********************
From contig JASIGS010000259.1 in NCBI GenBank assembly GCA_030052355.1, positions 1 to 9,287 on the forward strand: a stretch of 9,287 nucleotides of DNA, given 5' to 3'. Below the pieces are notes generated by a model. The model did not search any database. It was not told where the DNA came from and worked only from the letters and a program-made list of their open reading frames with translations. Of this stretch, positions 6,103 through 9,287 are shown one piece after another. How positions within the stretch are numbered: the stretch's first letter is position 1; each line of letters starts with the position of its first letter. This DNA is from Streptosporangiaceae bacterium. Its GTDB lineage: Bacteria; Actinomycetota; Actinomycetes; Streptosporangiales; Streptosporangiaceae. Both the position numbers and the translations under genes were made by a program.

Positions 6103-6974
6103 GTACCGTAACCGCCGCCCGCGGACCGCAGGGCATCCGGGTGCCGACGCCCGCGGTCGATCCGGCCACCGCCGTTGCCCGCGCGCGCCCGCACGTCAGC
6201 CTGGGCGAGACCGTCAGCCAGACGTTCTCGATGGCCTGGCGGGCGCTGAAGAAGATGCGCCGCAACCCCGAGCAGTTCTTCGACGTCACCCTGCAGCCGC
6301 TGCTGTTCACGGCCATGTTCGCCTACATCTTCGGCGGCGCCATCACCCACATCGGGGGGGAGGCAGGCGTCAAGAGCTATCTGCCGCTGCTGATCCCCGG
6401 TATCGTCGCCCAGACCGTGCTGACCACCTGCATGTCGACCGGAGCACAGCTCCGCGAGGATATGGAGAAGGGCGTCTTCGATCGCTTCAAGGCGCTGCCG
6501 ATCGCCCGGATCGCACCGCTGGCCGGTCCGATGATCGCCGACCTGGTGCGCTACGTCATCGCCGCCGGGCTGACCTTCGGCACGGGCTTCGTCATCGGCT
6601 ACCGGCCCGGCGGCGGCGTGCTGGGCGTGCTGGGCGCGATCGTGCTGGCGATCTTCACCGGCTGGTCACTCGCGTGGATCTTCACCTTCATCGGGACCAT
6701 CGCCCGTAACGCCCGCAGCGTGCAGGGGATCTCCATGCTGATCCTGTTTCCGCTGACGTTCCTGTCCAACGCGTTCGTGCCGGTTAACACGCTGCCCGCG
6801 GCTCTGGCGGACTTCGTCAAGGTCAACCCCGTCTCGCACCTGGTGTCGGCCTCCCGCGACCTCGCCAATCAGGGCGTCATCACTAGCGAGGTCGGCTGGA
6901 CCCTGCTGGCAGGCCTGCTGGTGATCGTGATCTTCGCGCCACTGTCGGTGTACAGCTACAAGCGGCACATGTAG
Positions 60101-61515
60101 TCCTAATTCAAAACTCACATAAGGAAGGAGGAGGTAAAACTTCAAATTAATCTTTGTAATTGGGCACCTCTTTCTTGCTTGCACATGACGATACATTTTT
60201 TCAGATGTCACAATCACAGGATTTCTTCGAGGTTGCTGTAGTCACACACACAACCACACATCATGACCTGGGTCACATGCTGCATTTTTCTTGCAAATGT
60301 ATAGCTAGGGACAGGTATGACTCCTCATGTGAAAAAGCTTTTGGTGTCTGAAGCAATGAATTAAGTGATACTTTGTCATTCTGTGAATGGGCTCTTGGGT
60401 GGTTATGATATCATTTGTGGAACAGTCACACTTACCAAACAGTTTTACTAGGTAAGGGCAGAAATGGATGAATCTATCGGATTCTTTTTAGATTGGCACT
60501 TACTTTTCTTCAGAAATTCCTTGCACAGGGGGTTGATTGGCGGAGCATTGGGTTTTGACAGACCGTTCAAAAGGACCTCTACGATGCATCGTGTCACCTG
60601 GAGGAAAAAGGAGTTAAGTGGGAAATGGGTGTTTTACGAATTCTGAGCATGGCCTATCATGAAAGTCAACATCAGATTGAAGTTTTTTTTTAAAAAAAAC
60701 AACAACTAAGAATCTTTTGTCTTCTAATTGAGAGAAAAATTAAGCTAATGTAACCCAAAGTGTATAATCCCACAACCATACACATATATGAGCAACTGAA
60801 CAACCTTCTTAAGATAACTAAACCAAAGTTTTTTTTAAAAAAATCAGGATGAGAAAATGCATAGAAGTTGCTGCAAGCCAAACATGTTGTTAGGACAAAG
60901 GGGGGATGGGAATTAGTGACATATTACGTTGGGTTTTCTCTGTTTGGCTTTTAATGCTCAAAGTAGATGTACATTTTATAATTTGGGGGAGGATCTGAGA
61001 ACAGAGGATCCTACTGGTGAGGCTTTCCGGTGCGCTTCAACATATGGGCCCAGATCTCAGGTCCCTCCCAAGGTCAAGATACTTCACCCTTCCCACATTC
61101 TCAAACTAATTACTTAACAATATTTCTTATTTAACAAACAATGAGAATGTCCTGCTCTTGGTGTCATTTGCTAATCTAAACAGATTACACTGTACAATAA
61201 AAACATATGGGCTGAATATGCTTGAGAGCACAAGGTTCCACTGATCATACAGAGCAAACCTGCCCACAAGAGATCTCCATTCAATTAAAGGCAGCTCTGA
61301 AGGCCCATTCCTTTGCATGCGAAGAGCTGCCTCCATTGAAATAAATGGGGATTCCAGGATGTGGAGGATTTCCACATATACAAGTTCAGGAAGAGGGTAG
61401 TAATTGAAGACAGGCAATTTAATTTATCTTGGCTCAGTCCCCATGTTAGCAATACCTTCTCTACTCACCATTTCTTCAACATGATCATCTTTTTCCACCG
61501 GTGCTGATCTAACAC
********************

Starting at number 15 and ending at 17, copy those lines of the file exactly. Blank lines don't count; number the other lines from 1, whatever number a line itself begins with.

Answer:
60301 ATAGCTAGGGACAGGTATGACTCCTCATGTGAAAAAGCTTTTGGTGTCTGAAGCAATGAATTAAGTGATACTTTGTCATTCTGTGAATGGGCTCTTGGGT
60401 GGTTATGATATCATTTGTGGAACAGTCACACTTACCAAACAGTTTTACTAGGTAAGGGCAGAAATGGATGAATCTATCGGATTCTTTTTAGATTGGCACT
60501 TACTTTTCTTCAGAAATTCCTTGCACAGGGGGTTGATTGGCGGAGCATTGGGTTTTGACAGACCGTTCAAAAGGACCTCTACGATGCATCGTGTCACCTG